6) While there is no such thing as an apples to apples sociological comparison for anything, you can compare homicide rates in populations which are about as comparable as you can get with guns, to those without. Some places are a little higher, some lower. It's really close. What you do find rather strikingly is that serious assault is a lot lower in places where there is widespread access to guns. Also that the demographics of the victims change. Basically women and other soft target groups are assaulted and injured a lot less where guns are present. (citation needed.)


-- Basically knowing 'how the sausage is made' concerning crime statistics makes it so that while I have read a great deal more relevant statistics on the issue, I don't know of any single bit of data which doesn't have some fundamental flaws in how it was gathered which would tend to invalidate it for decision making. In many cases the flaws strongly favor an anti-gun perspective, so the fact that most of them more or less tie can be used as a persuasive pro gun argument. Persuasive, but not truly conclusive.

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I forgot #7) which is a biggie:


7) People who do use firearms defensively, legally or otherwise have every incentive not to report this, so it is probably reported at lower rates than even sexual assaults. Moreover, most people in violent encounters don't do everything completely kosher. When you warn off your mugger, perhaps your CPL wasn't in your pocket. Maybe you shouted "and if I ever see you again I'll put you in the ground..." Not exactly what you really want to tell a cop. Understandable, but mostly people are just relieved and want the whole scene to be forgotten.


Imagine you are the researcher. Knock on doors census taker style. "Excuse me sir or madam. I am from the government [or your local liberal university] I am doing a study about guns and I want to ask you if you've ever pointed a gun at someone. Do you have a few moments to answer some questions? Sir! No need to be rude, you could have just said "no."" How many times have firearms owners that you know joked about "boating accidents" re currently legal firearms? Gun owners don't like to talk to researchers and the government. Even when it might actually help us. We're stubborn, and we're distrustful, and we've had a lot of good reasons to get that way.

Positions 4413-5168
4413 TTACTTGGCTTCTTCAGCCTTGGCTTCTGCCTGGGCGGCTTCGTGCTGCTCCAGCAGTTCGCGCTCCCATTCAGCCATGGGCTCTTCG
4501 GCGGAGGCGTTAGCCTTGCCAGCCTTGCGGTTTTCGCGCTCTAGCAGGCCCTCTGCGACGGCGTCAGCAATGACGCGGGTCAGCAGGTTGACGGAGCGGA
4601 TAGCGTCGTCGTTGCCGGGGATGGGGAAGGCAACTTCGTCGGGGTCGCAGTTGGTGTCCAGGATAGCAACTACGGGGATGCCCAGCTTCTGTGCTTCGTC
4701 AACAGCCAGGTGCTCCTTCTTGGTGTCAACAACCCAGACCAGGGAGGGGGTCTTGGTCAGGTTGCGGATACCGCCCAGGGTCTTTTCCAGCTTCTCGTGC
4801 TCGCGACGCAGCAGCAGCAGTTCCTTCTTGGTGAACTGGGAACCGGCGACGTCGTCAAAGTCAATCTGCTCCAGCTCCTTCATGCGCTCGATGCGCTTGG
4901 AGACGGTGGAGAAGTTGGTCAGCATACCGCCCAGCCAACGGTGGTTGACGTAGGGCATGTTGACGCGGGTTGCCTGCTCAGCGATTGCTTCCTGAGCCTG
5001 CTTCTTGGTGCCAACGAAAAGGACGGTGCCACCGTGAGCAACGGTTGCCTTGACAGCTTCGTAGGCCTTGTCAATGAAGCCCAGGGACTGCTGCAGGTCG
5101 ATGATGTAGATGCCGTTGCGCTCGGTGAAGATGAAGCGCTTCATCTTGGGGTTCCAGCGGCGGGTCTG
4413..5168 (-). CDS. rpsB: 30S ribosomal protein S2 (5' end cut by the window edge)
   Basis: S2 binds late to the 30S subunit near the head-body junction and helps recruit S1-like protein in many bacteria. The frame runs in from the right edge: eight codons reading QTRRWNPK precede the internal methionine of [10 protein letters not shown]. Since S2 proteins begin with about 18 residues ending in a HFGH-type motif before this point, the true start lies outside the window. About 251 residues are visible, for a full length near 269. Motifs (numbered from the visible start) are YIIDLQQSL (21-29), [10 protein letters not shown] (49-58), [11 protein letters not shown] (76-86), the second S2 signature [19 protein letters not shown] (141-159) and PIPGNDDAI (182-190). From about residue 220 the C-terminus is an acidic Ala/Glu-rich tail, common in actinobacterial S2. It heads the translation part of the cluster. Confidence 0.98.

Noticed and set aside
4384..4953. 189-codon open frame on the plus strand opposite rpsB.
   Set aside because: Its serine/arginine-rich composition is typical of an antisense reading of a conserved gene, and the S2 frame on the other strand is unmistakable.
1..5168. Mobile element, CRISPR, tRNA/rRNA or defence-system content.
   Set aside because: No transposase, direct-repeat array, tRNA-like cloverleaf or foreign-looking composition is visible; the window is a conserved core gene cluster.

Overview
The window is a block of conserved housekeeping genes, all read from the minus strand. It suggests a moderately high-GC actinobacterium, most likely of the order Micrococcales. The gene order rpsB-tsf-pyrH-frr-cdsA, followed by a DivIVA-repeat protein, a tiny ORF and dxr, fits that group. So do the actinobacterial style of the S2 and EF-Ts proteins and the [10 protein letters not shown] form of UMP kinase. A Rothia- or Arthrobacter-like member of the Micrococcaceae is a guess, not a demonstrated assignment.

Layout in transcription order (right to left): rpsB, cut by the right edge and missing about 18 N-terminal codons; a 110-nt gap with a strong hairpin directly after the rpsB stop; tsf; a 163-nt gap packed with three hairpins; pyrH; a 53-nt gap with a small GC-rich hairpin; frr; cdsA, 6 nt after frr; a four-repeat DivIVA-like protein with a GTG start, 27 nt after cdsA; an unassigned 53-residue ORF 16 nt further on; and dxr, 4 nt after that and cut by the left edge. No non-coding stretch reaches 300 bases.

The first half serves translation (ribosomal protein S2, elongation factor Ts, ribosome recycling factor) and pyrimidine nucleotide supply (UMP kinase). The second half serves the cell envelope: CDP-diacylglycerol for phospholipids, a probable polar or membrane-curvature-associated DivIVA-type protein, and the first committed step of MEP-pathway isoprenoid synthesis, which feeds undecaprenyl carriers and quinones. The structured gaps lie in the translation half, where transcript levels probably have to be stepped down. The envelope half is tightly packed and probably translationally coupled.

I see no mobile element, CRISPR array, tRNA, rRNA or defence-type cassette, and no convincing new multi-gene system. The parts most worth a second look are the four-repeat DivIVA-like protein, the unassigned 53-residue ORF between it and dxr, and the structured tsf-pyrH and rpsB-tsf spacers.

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I didn't report the only time I've pulled my EDC in self defense.

I was told by the vast majority of my online and RL peers that I should've.


The FBI's own statistics show a very telling story about violent crime and gun use, and it doesn't serve the Leftist agenda.

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There was a time when I used to run  night service calls for the elevators in D.C. public housing. Thank GOD for my .25 Beretta! Never had to POINT it at anyone. But just displaying it in my hand DID make me feel like Moses parting the Red Sea, when the crowd on the stoop would move away from blocking the door!

 One DOES NOT 'report' things like that when one would go to jail for defending ones self.

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Now keep in mind this article was written before Obama had the FBI change the definition of mass shooting from 4 to 3.



Now in this FBI analysis of mass shootings, they actually admit that the change in definition added the 40% increase to the stats.




Edited by poolingmyignorance
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Yep. That happens too.


Often an increase in crime is attributable to something as simple as a department hiring a clerk to start tracking it, or to a department deciding to train the officers to record it, and printing new forms. By the same token, a decrease in a particular crime can be not having enough staff to track it, or a departmental policy not to cite for a particular crime.


So if we decide that we aren't enforcing immigration issues in  your city, they aren't getting tracked either.


Then there's the whole sliding scale of officer discretion relativism, and then the matching event at the prosecution level.